By Taylor Ferrara
Imagine, for a moment, a daytime drama or any medical television show or movie. What you do imagine? Usually, you’ll imagine the blinding white doctor coats, nurses’ in green scrubs, stethoscopes hanging from doctors’ necks, people hooked up to IVs or a person crammed into either an MRI or X-ray machine being told to not move a single inch. But in any medical television show or movie, you will always find an electrocardiogram machine, a.k.a. the EKG, beeping away in the background. The slow pacing beeps typically indicate the patient is asleep or in a coma or fast pacing beeps indicating the patient is in some sort of trouble. “Important medical things are happening here, it says.”
The spikes and bumps of EKG tracings have become more talismanic and symbolic over the years rather than a device of the diagnostic information that it creates. We’ve seen urgent-care clinics, technology companies, health products, hospitals, and private medical practices use EKG tracings in their advertisement. But now that we are seeing EKGs “making its way into smartwatches, their symbolic purposes could risk overtaking their medical one.”
Medical Technology companies that have created wearable health gadgets promise that the user will have better control and management in their health. These companies advertise that portable wearable devices are more personal than seeing a doctor. “Whether it’s Fitbits counting steps and calories burned, blood glucose monitors aiding insulin dosing for diabetic patients, or Bluetooth earpieces offering round-the-clock heart rate and body temperature tracking…,” the EKG monitoring app may seem like it is making a leap in the medical technology industry. However, EKG monitoring is a bit different than the health apps and devices due to its distinct medical information. An EKG doesn’t display targets, goals or progress to its user, unlike devices such as a Fitbit that displays numerical metrics. “Reading an EKG tracing” is more of an art than math. Another way to understand this is that “a Fitbit gives you a number” and “an EKG paints a picture” of your heart.
But what does an EKG do? An EKG can measure the “flow of current” from a person’s body, display a “360-degree view of the heart’s electrical activity”, trace a person’s “heart rate, rhythm, and regularity”, and “detect which chambers are beating at what time” and which heart muscles are working properly. The most common use of the EKG is used to detect the “presence and location” of heart damage or potential heart attacks. The EKG app, which Apple Watch provides, gives the user just one vantage point—it can diagnosis some cardiac abnormalities. Apple’s EKG app won’t cause a large health impact, despite Apple’s promotional efforts in claiming this “momentous achievement…. that can provide critical data for doctors and peace of mind for you.” Dr. Sumbul Desai, the Vice President of Health at Apple, claims that the features provided by the EKG app will help its users have a better conversation with their doctors. However, there is no evidence that indicates that “taking EKGs for asymptomatic individuals is beneficial.” The average person wearing an Apple Watch would be less likely to benefit from this app. Years ago, the average apple watch user was a “40-year-old male.” However, an average apple watch user older than 65 may become the average Apple Watch user. The “Center for Disease Control and Prevention” states that only two “percent of patients younger than 65 suffer from atrial fibrillation, the only arrhythmia that the Apple Watch is approved to detect.”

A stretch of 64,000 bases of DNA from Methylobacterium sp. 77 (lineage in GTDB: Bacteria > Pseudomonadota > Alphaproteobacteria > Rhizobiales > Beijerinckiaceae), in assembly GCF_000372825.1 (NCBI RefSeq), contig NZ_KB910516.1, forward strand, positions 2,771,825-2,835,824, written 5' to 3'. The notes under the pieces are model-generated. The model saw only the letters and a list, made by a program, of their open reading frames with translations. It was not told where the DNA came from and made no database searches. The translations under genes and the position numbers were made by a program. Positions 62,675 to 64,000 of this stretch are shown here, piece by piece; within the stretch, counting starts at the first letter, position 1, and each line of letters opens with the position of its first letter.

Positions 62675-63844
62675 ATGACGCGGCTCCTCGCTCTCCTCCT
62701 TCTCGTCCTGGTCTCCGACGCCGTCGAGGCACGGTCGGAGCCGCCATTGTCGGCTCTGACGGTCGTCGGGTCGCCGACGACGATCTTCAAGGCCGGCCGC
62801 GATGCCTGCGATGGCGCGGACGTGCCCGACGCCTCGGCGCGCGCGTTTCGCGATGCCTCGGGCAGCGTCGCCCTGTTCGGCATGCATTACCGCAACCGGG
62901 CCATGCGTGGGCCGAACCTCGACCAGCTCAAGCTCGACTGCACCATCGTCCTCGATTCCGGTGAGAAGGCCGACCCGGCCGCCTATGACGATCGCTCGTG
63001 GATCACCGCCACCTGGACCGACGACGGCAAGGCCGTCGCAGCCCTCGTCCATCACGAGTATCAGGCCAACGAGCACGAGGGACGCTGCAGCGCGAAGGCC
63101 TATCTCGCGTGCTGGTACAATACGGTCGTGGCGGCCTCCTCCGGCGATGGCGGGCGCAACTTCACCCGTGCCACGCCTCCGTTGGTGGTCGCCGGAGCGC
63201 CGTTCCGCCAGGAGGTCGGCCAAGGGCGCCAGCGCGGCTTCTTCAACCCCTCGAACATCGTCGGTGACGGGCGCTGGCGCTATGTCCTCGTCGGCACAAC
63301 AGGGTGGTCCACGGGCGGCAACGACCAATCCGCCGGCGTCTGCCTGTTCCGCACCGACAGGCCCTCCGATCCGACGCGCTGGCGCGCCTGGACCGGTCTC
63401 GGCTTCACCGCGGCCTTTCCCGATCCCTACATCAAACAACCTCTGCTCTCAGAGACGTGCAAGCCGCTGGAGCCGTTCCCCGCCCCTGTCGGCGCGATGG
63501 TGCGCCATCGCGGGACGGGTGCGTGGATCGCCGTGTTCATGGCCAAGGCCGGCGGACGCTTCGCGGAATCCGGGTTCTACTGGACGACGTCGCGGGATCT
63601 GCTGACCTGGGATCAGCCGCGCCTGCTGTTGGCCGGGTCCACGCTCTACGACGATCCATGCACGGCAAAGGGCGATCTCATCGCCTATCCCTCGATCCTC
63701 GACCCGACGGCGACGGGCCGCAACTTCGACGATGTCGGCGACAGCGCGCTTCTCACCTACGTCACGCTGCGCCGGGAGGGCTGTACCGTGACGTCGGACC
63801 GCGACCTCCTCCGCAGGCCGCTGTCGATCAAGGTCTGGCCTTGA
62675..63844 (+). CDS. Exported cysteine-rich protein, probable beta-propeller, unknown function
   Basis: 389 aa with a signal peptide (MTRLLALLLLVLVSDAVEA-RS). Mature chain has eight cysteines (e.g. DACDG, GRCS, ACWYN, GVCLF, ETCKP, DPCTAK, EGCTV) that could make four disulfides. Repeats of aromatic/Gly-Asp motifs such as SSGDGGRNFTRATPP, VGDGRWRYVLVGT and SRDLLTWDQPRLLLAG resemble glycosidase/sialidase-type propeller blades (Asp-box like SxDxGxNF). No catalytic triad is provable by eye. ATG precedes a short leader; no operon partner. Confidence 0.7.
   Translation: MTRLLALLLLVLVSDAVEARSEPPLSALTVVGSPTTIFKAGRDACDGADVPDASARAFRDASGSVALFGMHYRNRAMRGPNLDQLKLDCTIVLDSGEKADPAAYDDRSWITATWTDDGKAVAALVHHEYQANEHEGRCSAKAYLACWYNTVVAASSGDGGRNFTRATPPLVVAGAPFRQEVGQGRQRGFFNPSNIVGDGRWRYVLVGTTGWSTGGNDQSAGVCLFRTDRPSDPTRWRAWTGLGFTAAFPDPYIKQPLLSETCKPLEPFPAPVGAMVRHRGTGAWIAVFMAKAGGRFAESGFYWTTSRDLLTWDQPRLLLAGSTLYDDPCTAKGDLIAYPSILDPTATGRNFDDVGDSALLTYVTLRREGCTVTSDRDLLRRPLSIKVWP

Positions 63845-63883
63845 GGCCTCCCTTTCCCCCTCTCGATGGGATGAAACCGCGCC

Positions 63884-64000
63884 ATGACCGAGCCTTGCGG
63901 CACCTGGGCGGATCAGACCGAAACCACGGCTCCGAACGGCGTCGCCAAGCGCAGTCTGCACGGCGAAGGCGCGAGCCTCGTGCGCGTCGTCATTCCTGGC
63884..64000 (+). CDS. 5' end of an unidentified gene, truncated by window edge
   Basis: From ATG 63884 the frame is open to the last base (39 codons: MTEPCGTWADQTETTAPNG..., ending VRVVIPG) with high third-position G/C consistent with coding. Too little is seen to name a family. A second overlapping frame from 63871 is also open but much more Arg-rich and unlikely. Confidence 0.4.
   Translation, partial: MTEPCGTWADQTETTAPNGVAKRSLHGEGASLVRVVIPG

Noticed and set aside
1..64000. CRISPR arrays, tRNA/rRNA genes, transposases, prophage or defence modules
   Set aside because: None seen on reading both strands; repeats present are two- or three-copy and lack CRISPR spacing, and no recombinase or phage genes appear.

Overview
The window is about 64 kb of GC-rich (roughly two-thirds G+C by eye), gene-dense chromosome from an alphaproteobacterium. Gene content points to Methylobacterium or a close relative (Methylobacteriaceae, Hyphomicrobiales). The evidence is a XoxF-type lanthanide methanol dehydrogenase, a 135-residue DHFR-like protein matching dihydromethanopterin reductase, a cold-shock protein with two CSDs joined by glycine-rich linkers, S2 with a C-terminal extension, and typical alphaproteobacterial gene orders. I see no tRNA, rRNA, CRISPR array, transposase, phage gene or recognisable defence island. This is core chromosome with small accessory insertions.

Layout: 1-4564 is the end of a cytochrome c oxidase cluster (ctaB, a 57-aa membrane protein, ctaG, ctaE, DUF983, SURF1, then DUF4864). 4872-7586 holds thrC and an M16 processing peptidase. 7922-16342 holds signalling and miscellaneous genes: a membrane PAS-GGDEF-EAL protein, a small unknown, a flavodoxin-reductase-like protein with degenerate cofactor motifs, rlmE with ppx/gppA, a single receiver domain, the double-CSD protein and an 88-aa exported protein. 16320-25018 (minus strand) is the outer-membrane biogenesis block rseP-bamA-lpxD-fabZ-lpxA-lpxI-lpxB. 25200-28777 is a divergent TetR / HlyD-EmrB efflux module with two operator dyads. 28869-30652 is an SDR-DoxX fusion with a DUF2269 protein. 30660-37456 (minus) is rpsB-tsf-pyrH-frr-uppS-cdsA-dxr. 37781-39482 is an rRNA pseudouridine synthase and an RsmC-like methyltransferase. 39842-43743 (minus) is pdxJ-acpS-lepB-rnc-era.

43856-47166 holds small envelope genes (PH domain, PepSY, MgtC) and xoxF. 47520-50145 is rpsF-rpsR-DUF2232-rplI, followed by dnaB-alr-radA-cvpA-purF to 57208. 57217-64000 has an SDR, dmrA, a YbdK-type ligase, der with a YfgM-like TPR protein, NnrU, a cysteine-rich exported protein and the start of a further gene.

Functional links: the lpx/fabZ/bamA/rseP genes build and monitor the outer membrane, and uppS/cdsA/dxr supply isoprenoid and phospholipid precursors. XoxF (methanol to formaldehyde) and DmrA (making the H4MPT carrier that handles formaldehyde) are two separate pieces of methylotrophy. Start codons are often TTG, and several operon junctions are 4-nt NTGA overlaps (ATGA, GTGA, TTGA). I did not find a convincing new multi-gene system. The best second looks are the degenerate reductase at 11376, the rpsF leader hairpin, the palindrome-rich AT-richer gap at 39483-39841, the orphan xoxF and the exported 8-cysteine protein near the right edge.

The first EKG machine weighed about 600 pounds, needed to have an available supply of water to cool its huge electromagnets, and “required five skilled operators” to use it. The EKG was nearly impossible to use, and it was difficult to interpret its results. Today, the machine is more streamlined, and the future indicates that EKG will continue to downsize and become more integrated into our lives. No matter how big or small the EKG will become, it will always try to record the shape, size and “timing of the heart’s intrinsic electrical impulses” to give an individual the capability to track, review, study and maybe even intervene with irregular heart functions. In other words, the EKG transforms this artist heart information into a machine that can be studied, monitored, and, to a certain extent, mastered.
The commonality of an EKG may produce a new meaning on its own other than it is producing pictures and raw data that would need to be interpreted by a medical professional. As the primary meaning behind an EKG shrinks, the secondary, more symbolic, meaning would grow and replace the primary meaning. The portable and wearable EKG offers a sense of comfort, almost like it’s a talisman that is “warding off evil”, whether it is used or not.
Student Bio: Taylor Ferrara is a second-year student at Suffolk University Law School and a staff member on the Journal of High Technology Law. She received her B.S. in Management Information Systems from the State University of New York at Plattsburgh.
Disclaimer: The views expressed in this blog are the views of the author alone and do not represent the views of JHTL or Suffolk University Law School.